by Liz Walter
Looking at tweets about a UK politician recently, I was struck by how many colourful terms we have for insulting people, so I thought that would be a good topic for my next couple of posts!
If we describe someone as a piece of work, we mean that they behave unpleasantly (often in a rather outrageous way). The UK term a nasty piece of work is similar, but focuses more on the person’s general character than on specific behaviour:
She tried to pinch your boyfriend? She’s a piece of work, isn’t she?
Stay away from Paul. He’s a nasty piece of work.
A great adjective to describe a very unpleasant person is obnoxious:
He’s lovely but his brother is obnoxious.
If you describe someone as a lowlife, you mean that they are involved in criminal activity or other behaviour you disapprove of. An even stronger word for a bad person is scumbag or scum. The phrase the scum of the earth means the worst type of people it is possible to imagine:
I’m sick of him and his lowlife friends.
My landlord is a complete scumbag.
People who hurt animals are the scum of the earth.
If someone’s behaviour is completely unacceptable, we can say that they or their actions are beyond the pale, while a very emphatic way of saying that someone’s character or behaviour could not be worse is to call them the lowest of the low:
Starting a fight at a funeral really is beyond the pale.
They target elderly people with their scams. They really are the lowest of the low.
A slimeball is a person you find unpleasant and rather disgusting. In US English a rat fink is either someone who is generally considered obnoxious or someone who has given information about you to the police:
I always thought her uncle was a slimeball.
One day I’ll find that rat fink and teach him a lesson!
There are several phrases for people we consider to be worthless. A common one is a waste of space. More humorously, we might use the terms a waste of skin or an oxygen thief:
Don’t expect Chris to help you – he’s a total waste of space.
I’ll be happy never to see that oxygen thief again!
This post has looked at general insults. Please feel free to suggest others (but no swear words, please!). My next two posts will cover some words and phrases that are used for people with specific character flaws. I’m not sure what it says about us that we have such a rich vocabulary for judging other people!
20 thoughts on “She’s a piece of work: talking about people you don’t like (1)”
“He couldn’t run a chook raffle” – meaning an incompetent person
That’s a nice Australian one!
He’s about as much use as a chocolate teapot
Yes, there are lots of joky ones like this (some ruder than others!). ‘As much use as an ashtray on a motorbike’ is another good one.
You reminded me of some Russian sayings which mean basically the same 🙂 For instance, “he’s about as much use as an umbrella for a fish/as a case without a handle/as a fifth leg for a dog”. But a chocolate teapot is my favourite since today 🙂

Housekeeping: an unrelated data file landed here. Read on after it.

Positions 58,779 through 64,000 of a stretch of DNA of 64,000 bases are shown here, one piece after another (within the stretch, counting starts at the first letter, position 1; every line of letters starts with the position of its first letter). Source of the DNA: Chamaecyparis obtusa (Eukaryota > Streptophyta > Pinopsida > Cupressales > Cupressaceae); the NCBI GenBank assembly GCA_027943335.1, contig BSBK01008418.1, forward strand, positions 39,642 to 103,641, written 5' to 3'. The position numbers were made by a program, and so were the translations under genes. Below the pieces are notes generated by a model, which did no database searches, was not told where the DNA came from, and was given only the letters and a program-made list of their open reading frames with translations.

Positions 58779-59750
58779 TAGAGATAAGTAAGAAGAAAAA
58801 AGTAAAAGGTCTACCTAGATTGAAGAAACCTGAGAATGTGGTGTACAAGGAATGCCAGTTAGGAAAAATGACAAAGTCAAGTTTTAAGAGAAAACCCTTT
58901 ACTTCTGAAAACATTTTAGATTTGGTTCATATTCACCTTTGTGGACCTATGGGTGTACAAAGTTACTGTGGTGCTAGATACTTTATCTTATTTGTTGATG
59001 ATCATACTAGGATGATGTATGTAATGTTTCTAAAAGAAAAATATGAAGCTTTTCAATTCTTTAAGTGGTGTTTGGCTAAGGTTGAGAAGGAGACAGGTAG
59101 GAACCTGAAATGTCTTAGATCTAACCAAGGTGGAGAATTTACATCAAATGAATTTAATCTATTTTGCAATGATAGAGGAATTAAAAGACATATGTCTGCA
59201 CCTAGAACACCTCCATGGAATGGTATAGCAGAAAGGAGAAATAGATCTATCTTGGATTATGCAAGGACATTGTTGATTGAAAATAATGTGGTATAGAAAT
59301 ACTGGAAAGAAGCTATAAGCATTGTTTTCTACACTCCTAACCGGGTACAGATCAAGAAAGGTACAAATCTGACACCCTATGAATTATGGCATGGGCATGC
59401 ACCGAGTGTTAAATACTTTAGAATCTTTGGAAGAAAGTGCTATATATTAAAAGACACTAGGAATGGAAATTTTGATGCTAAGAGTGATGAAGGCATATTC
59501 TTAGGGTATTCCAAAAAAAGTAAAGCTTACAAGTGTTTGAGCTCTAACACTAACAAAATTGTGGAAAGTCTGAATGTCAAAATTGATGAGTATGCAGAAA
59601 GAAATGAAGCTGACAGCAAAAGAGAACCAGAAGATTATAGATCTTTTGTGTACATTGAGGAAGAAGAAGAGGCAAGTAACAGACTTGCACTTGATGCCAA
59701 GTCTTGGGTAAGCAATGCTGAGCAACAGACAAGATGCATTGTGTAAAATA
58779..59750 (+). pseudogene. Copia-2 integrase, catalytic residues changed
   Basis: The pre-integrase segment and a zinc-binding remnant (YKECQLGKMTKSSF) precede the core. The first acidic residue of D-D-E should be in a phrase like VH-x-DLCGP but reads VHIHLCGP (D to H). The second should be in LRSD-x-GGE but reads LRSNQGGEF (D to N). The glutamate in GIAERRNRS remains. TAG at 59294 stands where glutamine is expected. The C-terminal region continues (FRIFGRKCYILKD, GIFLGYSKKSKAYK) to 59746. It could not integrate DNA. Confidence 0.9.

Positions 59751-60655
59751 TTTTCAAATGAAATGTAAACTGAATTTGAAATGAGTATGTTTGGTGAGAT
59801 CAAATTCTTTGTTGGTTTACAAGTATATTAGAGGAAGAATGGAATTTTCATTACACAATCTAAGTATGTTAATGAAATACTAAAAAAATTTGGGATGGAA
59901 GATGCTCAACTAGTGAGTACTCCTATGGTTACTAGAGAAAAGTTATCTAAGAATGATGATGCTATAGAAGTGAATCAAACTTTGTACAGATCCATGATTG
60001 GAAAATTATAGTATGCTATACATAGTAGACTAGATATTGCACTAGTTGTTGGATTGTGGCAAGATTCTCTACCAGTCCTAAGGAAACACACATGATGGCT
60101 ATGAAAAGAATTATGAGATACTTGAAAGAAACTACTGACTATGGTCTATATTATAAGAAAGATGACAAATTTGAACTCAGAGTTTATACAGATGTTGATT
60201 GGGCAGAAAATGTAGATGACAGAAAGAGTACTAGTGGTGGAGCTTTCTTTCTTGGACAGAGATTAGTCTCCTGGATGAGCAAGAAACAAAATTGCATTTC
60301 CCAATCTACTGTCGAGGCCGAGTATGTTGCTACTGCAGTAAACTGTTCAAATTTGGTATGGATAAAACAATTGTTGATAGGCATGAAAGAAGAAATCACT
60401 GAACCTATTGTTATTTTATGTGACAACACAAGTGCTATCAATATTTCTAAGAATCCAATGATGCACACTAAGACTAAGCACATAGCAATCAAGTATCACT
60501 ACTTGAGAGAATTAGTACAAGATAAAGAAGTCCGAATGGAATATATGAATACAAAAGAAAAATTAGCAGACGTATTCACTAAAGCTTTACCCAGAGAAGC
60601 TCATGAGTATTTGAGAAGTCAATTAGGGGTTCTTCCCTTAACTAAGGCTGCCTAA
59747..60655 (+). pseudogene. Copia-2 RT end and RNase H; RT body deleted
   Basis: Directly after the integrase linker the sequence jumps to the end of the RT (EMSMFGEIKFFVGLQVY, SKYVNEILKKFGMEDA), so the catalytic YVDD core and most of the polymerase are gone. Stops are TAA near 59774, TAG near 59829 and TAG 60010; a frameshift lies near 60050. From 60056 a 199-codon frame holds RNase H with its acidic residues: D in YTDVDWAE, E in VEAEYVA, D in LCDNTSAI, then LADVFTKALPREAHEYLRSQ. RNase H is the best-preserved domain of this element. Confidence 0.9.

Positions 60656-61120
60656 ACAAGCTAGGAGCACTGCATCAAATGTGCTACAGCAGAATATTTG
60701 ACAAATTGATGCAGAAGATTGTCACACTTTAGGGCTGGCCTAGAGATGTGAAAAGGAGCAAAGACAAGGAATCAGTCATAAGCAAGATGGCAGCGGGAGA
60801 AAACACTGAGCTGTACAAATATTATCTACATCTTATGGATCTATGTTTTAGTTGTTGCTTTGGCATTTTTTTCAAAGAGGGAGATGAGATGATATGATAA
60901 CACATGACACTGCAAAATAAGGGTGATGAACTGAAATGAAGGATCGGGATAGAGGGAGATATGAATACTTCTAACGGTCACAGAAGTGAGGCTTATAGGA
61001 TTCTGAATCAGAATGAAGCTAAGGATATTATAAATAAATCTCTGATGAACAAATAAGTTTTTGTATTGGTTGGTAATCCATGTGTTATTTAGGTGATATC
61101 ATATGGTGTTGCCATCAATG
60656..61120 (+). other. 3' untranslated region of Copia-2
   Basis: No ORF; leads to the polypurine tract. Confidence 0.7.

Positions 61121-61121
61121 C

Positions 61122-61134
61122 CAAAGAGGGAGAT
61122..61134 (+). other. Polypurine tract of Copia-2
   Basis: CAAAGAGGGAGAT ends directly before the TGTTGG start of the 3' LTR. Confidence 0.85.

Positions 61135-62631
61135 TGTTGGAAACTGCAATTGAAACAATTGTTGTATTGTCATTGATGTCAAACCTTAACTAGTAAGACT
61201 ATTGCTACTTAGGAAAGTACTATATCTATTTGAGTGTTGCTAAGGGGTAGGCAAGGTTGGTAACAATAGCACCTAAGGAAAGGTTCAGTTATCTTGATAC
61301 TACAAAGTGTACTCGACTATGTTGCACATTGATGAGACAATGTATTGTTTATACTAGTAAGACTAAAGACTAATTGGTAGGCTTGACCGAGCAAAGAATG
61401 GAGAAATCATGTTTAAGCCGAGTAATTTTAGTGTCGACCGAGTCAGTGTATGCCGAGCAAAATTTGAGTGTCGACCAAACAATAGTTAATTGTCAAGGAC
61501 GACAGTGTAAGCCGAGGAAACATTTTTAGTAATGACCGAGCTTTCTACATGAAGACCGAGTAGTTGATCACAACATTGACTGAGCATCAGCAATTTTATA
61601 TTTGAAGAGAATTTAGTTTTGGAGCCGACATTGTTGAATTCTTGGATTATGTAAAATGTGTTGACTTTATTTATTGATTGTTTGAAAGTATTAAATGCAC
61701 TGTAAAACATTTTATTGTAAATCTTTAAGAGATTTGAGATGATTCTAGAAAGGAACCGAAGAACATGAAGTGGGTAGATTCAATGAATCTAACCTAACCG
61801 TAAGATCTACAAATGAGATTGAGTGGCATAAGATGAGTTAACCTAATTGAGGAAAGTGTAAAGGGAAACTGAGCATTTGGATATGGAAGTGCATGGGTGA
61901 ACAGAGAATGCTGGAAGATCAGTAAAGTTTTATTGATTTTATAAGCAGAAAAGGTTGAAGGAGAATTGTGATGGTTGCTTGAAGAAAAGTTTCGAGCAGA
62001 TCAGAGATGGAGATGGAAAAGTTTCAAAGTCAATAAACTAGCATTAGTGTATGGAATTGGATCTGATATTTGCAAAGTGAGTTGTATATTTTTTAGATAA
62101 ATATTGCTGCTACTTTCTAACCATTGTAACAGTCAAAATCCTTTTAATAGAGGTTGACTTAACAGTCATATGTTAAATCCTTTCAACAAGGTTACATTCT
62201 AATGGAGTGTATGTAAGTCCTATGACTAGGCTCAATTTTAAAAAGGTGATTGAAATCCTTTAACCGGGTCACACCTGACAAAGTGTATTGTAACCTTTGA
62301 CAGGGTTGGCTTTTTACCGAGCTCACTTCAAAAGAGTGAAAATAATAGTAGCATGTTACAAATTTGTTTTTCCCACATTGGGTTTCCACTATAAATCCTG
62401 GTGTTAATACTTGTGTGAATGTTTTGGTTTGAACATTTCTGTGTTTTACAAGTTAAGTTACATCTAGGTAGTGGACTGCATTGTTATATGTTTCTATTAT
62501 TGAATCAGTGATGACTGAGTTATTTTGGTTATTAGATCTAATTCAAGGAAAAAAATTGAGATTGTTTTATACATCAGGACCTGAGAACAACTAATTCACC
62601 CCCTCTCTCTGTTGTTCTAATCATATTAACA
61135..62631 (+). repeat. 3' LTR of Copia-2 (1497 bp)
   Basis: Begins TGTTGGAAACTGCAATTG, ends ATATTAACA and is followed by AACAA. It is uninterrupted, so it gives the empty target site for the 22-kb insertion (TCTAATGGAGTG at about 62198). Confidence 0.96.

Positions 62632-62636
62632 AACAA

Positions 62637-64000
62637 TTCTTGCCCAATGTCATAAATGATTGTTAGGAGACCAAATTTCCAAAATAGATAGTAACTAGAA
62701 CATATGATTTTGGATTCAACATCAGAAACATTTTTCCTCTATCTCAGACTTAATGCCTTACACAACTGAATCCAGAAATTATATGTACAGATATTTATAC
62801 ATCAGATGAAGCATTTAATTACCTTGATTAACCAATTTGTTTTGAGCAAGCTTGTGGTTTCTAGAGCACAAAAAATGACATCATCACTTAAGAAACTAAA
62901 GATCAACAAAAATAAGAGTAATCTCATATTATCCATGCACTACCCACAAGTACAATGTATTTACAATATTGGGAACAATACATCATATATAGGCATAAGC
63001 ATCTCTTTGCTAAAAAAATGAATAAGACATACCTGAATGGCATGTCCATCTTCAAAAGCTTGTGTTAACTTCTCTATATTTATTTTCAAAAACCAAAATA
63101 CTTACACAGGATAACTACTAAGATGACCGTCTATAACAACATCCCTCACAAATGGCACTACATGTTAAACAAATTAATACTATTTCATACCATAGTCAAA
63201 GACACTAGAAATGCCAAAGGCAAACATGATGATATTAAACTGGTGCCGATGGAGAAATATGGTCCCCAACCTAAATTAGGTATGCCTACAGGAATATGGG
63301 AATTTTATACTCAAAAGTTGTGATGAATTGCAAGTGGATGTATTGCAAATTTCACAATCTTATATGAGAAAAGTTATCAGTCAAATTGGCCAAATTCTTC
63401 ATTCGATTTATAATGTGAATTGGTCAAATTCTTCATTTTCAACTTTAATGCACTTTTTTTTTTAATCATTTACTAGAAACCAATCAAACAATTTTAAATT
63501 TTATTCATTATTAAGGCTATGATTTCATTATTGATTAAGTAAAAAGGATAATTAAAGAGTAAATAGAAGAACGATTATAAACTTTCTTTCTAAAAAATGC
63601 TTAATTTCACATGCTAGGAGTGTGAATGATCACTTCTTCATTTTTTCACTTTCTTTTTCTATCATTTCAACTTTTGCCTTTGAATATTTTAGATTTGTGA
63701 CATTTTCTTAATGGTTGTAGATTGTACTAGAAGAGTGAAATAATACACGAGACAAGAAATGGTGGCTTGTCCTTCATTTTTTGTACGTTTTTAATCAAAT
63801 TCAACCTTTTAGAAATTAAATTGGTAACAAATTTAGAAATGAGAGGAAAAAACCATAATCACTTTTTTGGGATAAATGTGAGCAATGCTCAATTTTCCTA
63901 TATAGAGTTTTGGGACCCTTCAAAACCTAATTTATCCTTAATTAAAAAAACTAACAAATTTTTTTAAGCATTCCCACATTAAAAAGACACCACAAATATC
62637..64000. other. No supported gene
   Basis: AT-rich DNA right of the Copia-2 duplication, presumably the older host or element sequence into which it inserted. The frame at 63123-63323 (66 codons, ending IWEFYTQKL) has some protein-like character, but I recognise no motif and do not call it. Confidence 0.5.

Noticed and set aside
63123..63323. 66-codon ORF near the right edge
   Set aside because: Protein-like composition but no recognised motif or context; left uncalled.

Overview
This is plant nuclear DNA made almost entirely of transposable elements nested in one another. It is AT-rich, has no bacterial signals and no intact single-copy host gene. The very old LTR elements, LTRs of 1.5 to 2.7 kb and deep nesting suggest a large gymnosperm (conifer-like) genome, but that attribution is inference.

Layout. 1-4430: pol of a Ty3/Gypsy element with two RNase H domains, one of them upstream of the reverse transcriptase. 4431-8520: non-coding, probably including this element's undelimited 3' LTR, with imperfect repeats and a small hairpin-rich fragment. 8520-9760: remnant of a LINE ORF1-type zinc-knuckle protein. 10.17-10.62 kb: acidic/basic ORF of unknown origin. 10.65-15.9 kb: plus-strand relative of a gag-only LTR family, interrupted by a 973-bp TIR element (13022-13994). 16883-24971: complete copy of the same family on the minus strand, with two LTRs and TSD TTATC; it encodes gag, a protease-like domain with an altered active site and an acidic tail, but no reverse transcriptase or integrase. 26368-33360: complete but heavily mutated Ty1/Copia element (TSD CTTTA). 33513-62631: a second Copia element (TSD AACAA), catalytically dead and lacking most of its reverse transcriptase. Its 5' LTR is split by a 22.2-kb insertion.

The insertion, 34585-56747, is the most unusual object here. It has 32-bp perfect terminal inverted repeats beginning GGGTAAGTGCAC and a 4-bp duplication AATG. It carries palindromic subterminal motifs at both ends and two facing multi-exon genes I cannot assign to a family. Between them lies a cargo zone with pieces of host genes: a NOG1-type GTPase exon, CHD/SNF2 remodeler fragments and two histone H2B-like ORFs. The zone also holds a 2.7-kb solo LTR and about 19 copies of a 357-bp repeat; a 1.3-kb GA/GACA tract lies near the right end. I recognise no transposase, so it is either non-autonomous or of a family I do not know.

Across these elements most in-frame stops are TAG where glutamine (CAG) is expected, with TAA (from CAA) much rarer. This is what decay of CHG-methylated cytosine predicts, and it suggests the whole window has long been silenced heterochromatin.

Tan útil como colocar una lamparita jajaj
Thanks ma’am for the post 🙂
Is there in English a similar expresion to Spanish ” a pebble inside the shoe” ? Thank you!
I don’t think so, but it paints a clear picture!
perhaps saying someone is “like a thorn in my side” is a close fit.
The English equivalent of that is probably “A pain in the @ss/butt. They both express that someone is annoying
Hi, I really liked the post. I just wanted to share with all of you an experience about this:
Someday in College (half of 2020) I discussed with my classmates, it was a pandemic time and all was on phone. I’m not used to say “swear words” for several years, so, when I discussed with my friends on Whatsapp I aplied this strategy: I began to attack my friends and classmates on the chat group with a “white glove”, idk if that’s a correct way to say it in English, but follow me please:
After a pair of days of the discussion, I talked about this with my brother; I received apologies from some classmates, even from those who I thought would never apologize to me. Just then, I realized the magnitude of the catastrophe:
I signed the lost many relationships and I couldn’t recover several of them. It was so painful to recognize the size of my mistake…
So, what does this have to do with your post Miss Liz Walter? The issue was that (and it continues feeling hard), I told/wrote several of these phrases against my own friends, my classmates, my colleagues, my world, just so sad, to remember this and writing it.
I only share with all of you this experience because I’d like to warn you about the darts that we can say…
Greetings, from Mexico.
Thank you for sharing this experience. It’s definitely not a good idea to use most of these phrases directly to the person you’re describing!
Con nadie en realidad
Liked it. From Mozambique,Maputo. Bring more.
Thanks, Victorino – just click on my name or the names of my colleages to see lots more posts like this!
Where is the term „douchebag“ to be located?
A bit too rude for these posts 😉
I think “sleazebag” works well in its place.
why Cambridge dictionary doesn’t have a meaning of the word: ‘sphericity’